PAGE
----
Recent Articles

Belle a well-crafted period film about race, class, and privilege

By Howard McQuitter II
Contributing writer

The beautiful biracial daughter Dido Elizabeth Belle (Gugu Mbatha-Raw) of Admiral Sir John Lindsay (Matthew Goode) and a slave woman is adopted by great-uncle Lord Mansfield (Tom Wilkerson)and his wife Lady Mansfield (Emily Watson) in 18th century England. The Mansfields raise Dido like their own daughter along with her cousin Elizabeth Murray (Sarah Gadon).On the face of it,Dido seems to enjoy the luxuries of aristocratic England except shes often barred from her family’s dining area because of her cream-colored skin. She has to face other humiliations ,both subtle and not so subtle, such as from Lady Ashford (Miranda Richardson), mother of Oliver Ashford (James Norton) and her older son James Ashford (Tom Felton). Belle is told in Jane Austen style in England during the slave trade before abolition. Both Dido and Elizabeth are eligible and suitable to find aristocratic husbands – during which envy brews in Elizabeth over Didos potential husband and Elizabeth’s suitor. Continue Reading →

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The 2012 MSP International Film Festival darling returns



They wiggled, they jiggled, they wore low cut gowns and short shorts, they kowtowed to the club owners and smiled at the customers…and they did it all, just to play the music they loved. The Girls in the Band tells the poignant, untold stories of female jazz and big band instrumentalists and their fascinating, groundbreaking journeys from the late 30′s to the present day. These incredibly talented women endured sexism, racism and diminished opportunities for decades, yet continued to persevere, inspire and elevate their talents in a field that seldom welcomed them. Today, there is a new breed of gifted young women taking their rightful place in the world of jazz, which can no longer deny their talents. The Girls in the Band is playing at St. Continue Reading →

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Baggage Claim takes you on a pleasant, yet predictable trip



By Charles Hallman

Staff writer


Baggage Claim is a delightful but predictable movie that hit theaters September 27. The David E. Talbert movie is like one of lighthearted screwball fare that I can sit and watch on Turner Classic Movies all day long. However it probably won’t make the channel’s line-up simply because of its mostly Black cast, which in itself destines the film for a future small-screen premiere on BET, TV One or Bounce TV. The cast, or for that matter the movie itself, isn’t on the same scale as the classic Uptown Saturday Night (1974) that boasts an all-star Black cast of legends, but Paula Patton headlines a notable cast nonetheless. Aaron Park, of Brooklyn Park, calls Baggage Claim “a nice refreshing movie” after seeing it at the September 23 special preview that the MSR — among others — co-sponsored. Continue Reading →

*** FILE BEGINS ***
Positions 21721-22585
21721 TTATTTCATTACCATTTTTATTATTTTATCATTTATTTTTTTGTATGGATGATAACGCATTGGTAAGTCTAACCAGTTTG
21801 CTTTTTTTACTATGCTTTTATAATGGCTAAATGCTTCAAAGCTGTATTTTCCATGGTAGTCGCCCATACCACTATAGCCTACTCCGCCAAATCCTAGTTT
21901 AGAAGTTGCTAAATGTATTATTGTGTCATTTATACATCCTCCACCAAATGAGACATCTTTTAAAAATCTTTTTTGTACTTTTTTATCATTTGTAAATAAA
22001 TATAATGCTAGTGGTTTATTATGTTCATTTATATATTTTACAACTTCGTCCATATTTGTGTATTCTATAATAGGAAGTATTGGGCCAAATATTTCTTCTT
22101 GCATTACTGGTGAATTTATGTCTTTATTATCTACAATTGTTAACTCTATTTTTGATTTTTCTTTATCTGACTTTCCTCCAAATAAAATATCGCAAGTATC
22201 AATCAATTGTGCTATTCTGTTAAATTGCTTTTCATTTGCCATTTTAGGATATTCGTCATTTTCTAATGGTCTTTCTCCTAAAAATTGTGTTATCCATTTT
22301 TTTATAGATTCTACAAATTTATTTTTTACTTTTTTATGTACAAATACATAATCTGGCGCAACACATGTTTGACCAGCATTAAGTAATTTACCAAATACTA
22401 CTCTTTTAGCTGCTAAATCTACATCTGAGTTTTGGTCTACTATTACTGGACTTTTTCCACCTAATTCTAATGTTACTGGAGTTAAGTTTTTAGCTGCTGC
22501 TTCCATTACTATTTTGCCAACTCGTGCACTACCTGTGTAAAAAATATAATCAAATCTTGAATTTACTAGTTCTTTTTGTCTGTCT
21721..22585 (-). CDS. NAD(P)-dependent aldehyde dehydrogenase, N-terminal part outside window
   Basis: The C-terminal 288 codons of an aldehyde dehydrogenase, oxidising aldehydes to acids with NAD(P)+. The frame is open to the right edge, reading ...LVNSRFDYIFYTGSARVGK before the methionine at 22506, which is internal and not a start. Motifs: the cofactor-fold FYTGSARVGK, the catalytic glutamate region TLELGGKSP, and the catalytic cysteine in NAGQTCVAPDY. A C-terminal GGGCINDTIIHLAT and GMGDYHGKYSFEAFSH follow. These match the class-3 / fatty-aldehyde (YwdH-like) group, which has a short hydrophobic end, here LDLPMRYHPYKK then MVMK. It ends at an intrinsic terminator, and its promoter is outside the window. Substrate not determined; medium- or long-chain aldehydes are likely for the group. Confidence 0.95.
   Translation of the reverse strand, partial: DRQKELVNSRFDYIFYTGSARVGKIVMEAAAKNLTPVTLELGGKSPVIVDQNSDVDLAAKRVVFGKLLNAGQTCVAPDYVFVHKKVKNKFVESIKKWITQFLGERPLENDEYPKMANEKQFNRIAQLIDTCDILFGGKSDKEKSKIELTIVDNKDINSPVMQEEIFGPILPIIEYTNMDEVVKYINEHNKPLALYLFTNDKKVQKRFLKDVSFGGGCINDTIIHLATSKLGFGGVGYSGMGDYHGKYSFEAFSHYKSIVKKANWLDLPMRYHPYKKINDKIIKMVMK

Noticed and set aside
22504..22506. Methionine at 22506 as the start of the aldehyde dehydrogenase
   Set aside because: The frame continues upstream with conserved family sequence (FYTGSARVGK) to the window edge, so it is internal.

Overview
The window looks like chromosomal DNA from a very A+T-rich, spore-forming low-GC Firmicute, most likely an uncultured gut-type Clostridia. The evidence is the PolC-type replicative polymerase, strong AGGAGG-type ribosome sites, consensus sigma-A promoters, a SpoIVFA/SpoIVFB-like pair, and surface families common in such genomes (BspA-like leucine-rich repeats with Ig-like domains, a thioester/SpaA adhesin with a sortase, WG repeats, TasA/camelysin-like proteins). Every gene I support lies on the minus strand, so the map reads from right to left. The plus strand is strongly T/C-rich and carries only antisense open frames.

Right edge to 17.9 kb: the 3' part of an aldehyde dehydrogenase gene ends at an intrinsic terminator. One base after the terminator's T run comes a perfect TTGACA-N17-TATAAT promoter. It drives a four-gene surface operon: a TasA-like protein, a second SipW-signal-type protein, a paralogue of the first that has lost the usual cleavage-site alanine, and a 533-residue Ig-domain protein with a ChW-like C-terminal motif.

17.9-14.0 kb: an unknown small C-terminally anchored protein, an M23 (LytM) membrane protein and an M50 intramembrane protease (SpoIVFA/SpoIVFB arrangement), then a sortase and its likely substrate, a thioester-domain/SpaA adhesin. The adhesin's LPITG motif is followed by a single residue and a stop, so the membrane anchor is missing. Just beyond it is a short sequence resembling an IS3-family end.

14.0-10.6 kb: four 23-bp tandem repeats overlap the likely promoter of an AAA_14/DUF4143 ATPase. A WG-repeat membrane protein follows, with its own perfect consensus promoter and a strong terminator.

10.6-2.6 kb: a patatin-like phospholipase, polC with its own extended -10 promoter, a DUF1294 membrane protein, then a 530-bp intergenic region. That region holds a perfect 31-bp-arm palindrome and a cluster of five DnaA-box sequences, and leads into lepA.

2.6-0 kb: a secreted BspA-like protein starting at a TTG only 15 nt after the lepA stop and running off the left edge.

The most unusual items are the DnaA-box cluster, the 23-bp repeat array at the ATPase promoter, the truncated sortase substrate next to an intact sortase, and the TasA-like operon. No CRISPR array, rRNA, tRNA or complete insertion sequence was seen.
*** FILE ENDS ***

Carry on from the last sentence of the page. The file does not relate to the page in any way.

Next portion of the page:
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Lincoln, the movie: What’s missing?

By Gary L. Flowers

Guest Commentator


“‘Negro History’ is the missing segment of world history.” — Carter G. Woodson

Carter G. Woodson was right when he essentially said that Black history is the missing pages of world history. Never was such so true than in the movie Lincoln. While I, as a “weekend historian,” was impressed by Daniel Day Lewis’ portrayal of the 16th president of the United States, my knowledge of history begged questions: “Why were Frederick Douglass, Sojourner Truth, and Harriet Tubman not portrayed or mentioned?” or “Why was the ancient Egyptian mathematical formula attributed to the Greek mathematician Euclid?”

The movie Lincoln is politically presidential, yet porous on people who influenced the end of the American Civil War. The holes in the Steven Spielberg’s epic film are rooted in Hollywood’s tendency to omit key historical personalities and events from biopics. History reminds us that Frederick Douglass, Harriet Tubman, and Sojourner Truth all played significant roles in the American Civil War, and thus in the decisions of President Lincoln. Continue Reading →

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This week’s entertainment spotlights

TU Dance

Nov. 16-18
The O’Shaughnessy
2004 Randolph Ave., St. Paul, 651-690-6700
 Founded by Toni Pierce-Sands and Uri Sands,
TU Dance combines modern dance, classical ballet,
African-based and urban vernacular movements. Tickets are $18-$31 for general admission
and $14-27 for students/seniors and SCU/UMN community members. Dragon Feathers

Nov. Continue Reading →

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